I started working for a local newspaper when I was in high school, and for the next 25 years my photography was defined, in large part, by my employer. Then, in the late 1990s, the Web changed everything. For the first time I wasn't a staff shooter. As part of the evolution, I built my own web site and became a freelancer. I didn't fully realize it at the time, but my career was taking a 180 degree change toward being an independent writer and photographer.
I started thinking about all of this again after reading a good post on the web site, A Photo Editor titled, Is Editorial Photography Dead?. It's definitely worth a read. Essential, the answer is "no," but it certainly is changing. There are very few staff jobs these days, and content is being created at all levels, from "pros" to bloggers. I agree with this. In fact, I wear both hats myself.
I have shoots that I'm hired to do that often include credentials and expense reports. Then I have activities where I have a PEN in my jacket pocket, I see a shot, capture it, and then post it on my blog. This recent shot of Dorell Wright could have easily accompanied a paid newspaper article I might have written in the past. Now it's part of my blogging today. There's no paycheck for this shot, but somehow it helps my cause. The Web is like that.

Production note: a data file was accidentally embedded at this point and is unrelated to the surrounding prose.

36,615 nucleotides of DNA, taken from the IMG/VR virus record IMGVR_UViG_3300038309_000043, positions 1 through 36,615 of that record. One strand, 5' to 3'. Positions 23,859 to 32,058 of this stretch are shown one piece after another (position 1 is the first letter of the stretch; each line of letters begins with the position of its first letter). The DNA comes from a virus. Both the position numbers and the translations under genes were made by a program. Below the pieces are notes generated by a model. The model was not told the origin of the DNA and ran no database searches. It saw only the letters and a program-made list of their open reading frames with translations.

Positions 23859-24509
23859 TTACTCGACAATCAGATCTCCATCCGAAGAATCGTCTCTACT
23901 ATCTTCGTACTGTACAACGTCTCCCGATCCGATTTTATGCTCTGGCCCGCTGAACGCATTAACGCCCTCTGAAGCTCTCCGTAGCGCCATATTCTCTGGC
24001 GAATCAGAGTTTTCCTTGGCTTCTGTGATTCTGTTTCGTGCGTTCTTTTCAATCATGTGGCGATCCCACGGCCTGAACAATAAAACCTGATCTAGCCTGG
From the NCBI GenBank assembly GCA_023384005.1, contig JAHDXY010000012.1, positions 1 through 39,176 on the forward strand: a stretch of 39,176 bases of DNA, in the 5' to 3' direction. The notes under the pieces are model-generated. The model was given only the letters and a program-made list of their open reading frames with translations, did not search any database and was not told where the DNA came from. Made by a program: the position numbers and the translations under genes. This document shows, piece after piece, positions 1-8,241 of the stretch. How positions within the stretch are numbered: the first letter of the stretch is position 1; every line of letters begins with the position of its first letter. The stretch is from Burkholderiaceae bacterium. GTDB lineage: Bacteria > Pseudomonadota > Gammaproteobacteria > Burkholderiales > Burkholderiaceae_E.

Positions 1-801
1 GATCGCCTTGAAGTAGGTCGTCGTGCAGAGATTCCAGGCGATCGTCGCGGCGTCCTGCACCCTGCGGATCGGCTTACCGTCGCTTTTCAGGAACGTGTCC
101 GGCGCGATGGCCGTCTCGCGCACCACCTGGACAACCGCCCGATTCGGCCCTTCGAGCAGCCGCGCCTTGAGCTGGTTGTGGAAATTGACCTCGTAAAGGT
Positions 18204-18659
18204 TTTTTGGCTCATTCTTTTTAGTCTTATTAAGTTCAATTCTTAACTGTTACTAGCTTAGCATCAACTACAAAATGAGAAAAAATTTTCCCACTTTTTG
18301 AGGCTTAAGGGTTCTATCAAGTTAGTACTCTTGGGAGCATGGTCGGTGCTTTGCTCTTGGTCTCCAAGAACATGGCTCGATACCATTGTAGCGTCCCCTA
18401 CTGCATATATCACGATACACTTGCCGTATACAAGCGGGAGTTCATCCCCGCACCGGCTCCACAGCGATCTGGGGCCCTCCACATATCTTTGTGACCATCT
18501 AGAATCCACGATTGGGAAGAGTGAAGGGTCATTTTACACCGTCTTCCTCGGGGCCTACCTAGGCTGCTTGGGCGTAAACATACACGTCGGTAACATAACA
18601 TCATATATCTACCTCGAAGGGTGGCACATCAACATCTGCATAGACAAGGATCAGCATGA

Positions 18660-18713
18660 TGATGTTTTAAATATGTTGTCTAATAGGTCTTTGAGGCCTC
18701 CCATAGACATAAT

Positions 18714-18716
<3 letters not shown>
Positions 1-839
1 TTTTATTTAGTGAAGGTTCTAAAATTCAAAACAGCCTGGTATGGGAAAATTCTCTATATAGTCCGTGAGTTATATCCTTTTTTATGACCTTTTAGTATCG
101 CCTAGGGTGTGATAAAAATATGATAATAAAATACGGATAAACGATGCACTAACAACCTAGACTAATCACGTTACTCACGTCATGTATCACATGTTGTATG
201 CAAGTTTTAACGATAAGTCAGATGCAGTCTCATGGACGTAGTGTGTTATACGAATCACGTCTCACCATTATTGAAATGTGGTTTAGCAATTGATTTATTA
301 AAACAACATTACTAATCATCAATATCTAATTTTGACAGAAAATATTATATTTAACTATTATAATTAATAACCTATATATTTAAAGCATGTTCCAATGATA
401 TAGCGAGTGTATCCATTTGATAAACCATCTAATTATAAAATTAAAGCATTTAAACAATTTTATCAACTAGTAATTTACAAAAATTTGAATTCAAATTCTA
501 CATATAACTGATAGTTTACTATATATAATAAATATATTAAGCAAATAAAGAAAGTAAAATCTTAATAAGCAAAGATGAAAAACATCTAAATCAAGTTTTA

Dorell Wright, Golden State Warriors - Captured during pre-game warmups with an Olympus PEN E-PL2 with an 40-150mm lens at 150mm. ISO 1600. Click on image for larger version.
I'm as excited as ever about photography. But I've made more adjustments to my career in the last two years than I had in the 30 years that preceded it. So I would say that the state of editorial photography is: rapid change. And my advice is to move with it, and when you can, get in front of it.